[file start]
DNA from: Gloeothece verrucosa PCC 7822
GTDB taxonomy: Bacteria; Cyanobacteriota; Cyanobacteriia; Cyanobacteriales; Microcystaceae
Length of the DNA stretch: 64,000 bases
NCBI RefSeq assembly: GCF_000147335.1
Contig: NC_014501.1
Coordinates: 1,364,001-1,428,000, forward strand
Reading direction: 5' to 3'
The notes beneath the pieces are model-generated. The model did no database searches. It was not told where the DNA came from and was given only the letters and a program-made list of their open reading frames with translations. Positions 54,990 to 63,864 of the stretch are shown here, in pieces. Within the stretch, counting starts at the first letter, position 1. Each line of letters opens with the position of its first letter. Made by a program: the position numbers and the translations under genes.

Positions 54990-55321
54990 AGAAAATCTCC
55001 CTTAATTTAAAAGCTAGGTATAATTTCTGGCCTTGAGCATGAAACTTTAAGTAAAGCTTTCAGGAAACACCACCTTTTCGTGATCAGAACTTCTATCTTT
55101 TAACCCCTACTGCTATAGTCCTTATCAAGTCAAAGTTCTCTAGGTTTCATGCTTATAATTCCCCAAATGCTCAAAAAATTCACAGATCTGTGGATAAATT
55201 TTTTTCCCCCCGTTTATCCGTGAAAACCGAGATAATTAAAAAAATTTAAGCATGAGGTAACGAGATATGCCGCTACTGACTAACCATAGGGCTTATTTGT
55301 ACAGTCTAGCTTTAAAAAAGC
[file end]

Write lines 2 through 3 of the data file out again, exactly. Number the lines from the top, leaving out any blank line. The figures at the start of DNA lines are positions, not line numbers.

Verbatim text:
GTDB taxonomy: Bacteria; Cyanobacteriota; Cyanobacteriia; Cyanobacteriales; Microcystaceae
Length of the DNA stretch: 64,000 bases